Jomsviking, the band’s 10th full-length release, is a concept album featuring an original story about love, loss and revenge, based on the legendary Jomsviking warriors, a secretive group of mercenaries who were sort of like a Viking equivalent of Samurai. Don’t worry if the words “concept album” send alarm bells ringing in your mind; this is by no means a major departure from the band’s usual sound! It is arguably the case though that Amon Amarth have shifted slightly over the years from a pure Swedish Death Metal sound to one that has a bit more in common with NWOBHM and other more overtly melodic metal styles (whilst still retaining Johan Hegg’s trademark harsh Viking roar); this was particularly the case on their previous album, Deceiver of the Gods, and Jomsviking follows suit with several gentler passages used to convey different parts of the story. Nevertheless, there is plenty here to satisfy old school fans and new converts alike.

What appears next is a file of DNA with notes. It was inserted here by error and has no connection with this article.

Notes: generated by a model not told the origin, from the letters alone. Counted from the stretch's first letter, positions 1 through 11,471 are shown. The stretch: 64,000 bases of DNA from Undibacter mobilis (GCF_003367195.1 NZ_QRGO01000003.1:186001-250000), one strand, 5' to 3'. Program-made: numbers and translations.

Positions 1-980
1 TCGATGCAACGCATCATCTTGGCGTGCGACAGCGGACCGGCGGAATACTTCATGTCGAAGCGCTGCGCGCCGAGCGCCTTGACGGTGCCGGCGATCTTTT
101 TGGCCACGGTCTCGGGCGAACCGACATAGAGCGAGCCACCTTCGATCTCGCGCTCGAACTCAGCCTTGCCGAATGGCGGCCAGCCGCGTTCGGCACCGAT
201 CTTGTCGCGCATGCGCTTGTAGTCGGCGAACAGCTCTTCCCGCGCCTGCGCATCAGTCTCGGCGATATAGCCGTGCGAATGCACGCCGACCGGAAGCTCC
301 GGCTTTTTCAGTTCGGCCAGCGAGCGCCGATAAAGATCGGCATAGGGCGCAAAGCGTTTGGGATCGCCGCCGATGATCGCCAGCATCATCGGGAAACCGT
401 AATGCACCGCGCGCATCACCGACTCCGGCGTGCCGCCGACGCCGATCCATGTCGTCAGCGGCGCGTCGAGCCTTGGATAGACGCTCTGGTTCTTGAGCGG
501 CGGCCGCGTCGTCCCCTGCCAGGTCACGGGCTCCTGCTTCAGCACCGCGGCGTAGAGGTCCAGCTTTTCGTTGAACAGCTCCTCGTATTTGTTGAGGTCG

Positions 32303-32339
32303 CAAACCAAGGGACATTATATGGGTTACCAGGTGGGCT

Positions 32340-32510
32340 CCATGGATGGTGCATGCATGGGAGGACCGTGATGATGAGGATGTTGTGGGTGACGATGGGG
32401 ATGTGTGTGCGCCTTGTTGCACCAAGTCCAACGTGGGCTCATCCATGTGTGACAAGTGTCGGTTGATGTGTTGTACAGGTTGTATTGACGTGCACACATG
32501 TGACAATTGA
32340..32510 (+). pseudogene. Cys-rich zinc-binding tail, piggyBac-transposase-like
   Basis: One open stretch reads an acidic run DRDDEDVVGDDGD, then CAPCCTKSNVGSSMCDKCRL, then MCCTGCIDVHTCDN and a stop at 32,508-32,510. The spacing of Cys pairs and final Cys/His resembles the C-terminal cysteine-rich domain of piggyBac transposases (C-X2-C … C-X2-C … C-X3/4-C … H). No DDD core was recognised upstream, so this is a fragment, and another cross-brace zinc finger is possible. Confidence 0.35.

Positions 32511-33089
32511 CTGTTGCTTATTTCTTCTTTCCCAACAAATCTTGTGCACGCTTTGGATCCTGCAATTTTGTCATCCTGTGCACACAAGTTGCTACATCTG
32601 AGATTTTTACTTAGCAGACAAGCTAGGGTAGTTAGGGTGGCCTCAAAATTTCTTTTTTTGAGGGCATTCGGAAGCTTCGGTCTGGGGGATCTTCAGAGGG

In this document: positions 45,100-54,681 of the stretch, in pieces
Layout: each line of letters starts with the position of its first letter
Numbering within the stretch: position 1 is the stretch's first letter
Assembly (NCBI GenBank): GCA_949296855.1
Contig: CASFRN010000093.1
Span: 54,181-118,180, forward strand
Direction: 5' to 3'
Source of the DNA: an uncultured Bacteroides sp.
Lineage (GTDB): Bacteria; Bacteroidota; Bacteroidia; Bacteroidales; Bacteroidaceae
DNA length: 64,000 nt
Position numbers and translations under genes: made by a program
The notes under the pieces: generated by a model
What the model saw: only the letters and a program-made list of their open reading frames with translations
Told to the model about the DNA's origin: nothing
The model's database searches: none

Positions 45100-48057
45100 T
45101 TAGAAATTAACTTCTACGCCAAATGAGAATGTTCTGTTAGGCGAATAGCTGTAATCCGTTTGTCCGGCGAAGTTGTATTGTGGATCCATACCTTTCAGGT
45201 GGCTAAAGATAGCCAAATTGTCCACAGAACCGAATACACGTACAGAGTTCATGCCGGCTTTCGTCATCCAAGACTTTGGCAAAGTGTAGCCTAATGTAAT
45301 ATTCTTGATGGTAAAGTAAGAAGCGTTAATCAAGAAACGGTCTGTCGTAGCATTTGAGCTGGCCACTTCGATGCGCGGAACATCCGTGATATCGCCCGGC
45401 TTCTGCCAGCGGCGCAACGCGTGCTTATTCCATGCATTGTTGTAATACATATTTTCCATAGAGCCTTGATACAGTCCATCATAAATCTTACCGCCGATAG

The opening three tracks are amongst the strongest the band have ever recorded. Lead single First Kill erupts into life with rapid-fire drums and guitar harmonies, leaving the listener in no doubt which band they’re listening to; we’re in familiar, comfortable territory here. Wanderer maintains your attention with a bouncy, palm-muted riff (somewhat reminiscent of Gods of War Arise from fan-favourite album With Oden on Our Side) and contains one of Amon Amarth’s best guitar solos. A melancholic spoken-word passage segues into third track On a Sea of Blood, where axemen Olavi Mikkonen and Johan Soderberg are again on top form with Thrashy riffs and Maiden-esque harmonies aplenty. There’s also a deliciously heavy bridge where Johan Hegg sings of a dragon attacking our hero’s ship: “the dragon sweeps down with a roar, sky and ocean shake” (NB: this story is not inspired by true events…). This all drags the listener into the album’s concept with ease, the story fitting the music comfortably.